Agency performance reporting lags under wasteful spending initiative

A report by the Congressional Research Service finds it's not clear whether agencies are meeting performance goals set out a June 2011 executive order to m...

(Story updated 1:25 p.m. July 9 to clarify that the CRS document is a memo and not a report.)

A memo from the Congressional Research Service finds agencies are not listing high-priority goals and regularly updating performance information online as directed by a June 2011 executive order.

The order is part of the administration’s broader initiative to increase accountability and cut wasteful government spending.

President Obama had directed agencies to put in place “robust” performance metrics to be “frequently” analyzed by agency leaders. Although some performance information is posted on — such as financial management and acquisition — it’s not clear if the performance goals are updated regularly, according to the CRS memo to Sen. Tom Coburn (R-Okla.).

Prior to August 2011, was only available to executive branch personnel. Since it went public, the website has not provided detailed information about agencies’ high-priority performance goals, according to CRS.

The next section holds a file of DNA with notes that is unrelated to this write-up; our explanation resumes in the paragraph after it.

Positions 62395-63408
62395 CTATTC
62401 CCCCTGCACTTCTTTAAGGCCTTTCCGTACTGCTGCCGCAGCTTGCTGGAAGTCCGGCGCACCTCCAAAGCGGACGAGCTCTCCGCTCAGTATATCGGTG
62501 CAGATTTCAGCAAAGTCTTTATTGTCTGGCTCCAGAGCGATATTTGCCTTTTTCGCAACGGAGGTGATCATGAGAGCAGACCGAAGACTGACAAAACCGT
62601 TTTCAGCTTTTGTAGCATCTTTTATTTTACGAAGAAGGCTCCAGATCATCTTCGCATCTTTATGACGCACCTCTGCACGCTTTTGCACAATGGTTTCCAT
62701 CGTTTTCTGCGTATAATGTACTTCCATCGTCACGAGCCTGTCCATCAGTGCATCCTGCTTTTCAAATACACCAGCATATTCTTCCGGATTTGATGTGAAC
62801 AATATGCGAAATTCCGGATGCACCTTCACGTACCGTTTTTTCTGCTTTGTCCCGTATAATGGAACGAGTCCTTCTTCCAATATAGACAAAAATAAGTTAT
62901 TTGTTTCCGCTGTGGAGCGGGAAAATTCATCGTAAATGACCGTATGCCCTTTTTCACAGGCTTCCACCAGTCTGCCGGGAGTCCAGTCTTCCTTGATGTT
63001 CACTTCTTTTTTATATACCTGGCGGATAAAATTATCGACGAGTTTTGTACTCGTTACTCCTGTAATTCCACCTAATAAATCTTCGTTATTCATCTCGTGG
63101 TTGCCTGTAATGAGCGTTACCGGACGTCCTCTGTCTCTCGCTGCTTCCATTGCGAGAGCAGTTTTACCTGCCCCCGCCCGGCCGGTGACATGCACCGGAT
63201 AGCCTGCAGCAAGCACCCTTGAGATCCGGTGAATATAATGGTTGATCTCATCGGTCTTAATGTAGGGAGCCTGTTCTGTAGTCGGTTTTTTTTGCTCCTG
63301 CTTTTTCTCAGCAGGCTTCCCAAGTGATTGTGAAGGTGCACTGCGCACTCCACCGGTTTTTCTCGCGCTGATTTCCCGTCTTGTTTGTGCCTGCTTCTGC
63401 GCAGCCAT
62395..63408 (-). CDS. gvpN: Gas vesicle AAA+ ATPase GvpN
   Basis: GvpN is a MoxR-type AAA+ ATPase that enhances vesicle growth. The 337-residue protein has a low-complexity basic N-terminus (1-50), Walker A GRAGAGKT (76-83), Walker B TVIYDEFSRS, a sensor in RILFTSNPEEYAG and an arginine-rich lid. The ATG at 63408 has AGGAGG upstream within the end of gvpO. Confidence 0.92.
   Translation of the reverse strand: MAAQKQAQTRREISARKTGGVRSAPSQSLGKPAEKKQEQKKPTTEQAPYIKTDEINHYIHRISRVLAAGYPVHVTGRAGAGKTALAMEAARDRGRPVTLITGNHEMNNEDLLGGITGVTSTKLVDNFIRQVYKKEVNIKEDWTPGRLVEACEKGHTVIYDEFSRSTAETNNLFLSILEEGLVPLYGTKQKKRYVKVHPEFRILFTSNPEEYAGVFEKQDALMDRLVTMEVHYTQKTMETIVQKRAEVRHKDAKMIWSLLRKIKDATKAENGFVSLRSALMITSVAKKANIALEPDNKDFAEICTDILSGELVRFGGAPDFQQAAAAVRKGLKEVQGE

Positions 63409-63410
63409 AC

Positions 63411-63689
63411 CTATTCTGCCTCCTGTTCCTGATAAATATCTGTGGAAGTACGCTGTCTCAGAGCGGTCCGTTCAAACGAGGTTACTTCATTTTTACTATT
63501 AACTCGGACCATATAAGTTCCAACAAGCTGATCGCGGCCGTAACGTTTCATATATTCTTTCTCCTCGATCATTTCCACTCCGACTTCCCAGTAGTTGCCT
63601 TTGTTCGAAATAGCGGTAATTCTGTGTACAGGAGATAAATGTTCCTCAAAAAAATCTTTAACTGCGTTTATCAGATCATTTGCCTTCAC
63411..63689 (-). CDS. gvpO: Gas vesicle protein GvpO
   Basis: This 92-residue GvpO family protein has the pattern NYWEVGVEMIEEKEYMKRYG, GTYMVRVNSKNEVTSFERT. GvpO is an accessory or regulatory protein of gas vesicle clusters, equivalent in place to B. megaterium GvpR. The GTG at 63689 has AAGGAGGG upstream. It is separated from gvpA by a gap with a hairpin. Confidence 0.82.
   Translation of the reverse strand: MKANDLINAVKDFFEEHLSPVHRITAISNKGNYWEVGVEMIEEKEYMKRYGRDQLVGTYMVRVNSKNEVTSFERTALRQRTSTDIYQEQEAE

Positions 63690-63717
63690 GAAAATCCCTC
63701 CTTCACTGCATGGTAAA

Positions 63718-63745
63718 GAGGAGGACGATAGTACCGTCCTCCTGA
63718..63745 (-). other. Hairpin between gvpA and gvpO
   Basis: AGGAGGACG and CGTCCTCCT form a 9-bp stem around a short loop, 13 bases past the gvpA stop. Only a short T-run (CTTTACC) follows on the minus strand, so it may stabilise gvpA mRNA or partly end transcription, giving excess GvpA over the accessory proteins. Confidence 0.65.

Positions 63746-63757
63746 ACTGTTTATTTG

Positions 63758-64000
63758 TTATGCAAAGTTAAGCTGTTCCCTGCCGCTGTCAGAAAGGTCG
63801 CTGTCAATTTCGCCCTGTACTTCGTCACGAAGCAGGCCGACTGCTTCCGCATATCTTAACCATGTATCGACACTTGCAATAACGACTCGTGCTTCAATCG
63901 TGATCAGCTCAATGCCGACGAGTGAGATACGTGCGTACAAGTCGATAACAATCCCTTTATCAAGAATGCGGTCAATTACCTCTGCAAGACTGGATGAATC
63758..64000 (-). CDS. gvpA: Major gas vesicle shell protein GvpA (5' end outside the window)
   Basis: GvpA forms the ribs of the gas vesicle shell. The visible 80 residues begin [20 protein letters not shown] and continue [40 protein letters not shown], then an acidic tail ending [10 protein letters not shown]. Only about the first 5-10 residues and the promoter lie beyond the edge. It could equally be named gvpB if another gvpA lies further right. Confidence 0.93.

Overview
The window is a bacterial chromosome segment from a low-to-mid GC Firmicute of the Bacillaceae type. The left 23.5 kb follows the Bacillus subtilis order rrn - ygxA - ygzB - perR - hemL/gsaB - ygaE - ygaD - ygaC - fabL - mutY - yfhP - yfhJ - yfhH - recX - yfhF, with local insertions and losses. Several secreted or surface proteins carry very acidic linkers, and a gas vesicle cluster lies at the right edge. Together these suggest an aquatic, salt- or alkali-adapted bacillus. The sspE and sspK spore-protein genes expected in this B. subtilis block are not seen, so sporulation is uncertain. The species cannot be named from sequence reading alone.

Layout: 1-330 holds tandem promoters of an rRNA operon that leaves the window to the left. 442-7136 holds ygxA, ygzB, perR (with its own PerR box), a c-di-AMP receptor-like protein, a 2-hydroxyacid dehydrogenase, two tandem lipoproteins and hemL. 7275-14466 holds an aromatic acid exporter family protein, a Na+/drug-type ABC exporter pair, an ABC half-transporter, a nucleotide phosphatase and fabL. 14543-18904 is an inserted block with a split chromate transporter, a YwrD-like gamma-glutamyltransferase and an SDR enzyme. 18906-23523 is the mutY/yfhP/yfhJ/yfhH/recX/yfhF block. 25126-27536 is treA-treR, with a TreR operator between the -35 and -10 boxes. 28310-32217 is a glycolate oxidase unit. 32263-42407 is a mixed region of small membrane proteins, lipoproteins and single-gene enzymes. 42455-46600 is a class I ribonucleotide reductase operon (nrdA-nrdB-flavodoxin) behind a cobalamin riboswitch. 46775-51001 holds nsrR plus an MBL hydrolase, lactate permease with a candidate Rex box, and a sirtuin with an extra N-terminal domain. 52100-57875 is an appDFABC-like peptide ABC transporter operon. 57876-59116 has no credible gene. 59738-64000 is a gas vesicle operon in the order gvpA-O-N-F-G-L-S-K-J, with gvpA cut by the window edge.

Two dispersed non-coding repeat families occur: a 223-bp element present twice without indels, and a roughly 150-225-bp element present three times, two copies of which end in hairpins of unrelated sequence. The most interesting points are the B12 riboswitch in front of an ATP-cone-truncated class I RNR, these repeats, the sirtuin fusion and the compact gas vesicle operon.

CRS stated one reason for the limited reporting was that funds for maintaining the site had been “diminished substantially from the previous year.” is updating information on federal websites on a biweekly basis. In the past year, the government has cut 300 .gov websites from a total of 1,759.

Leadership meetings

Last summer, President Obama named Vice President Joe Biden to oversee how agencies reduce improper payments and overspending.

“I know Joe’s the right man to lead it because nobody messes with Joe,” the President said in a video message in June 2011.

The executive order stated Biden would convene regular meetings with Cabinet members. To date, the Vice President has held two meetings since the President issued the order.

The CRS memo also stated the Government Accountability and Transparency Board created under the order has met eight times. The GAT Board, modeled after the Recovery Board to oversee stimulus spending, issued a report in December recommending the Office of Management and Budget require agencies to use software similar to tools found on the Recovery Board’s

CRS said it based its memo on information available online.


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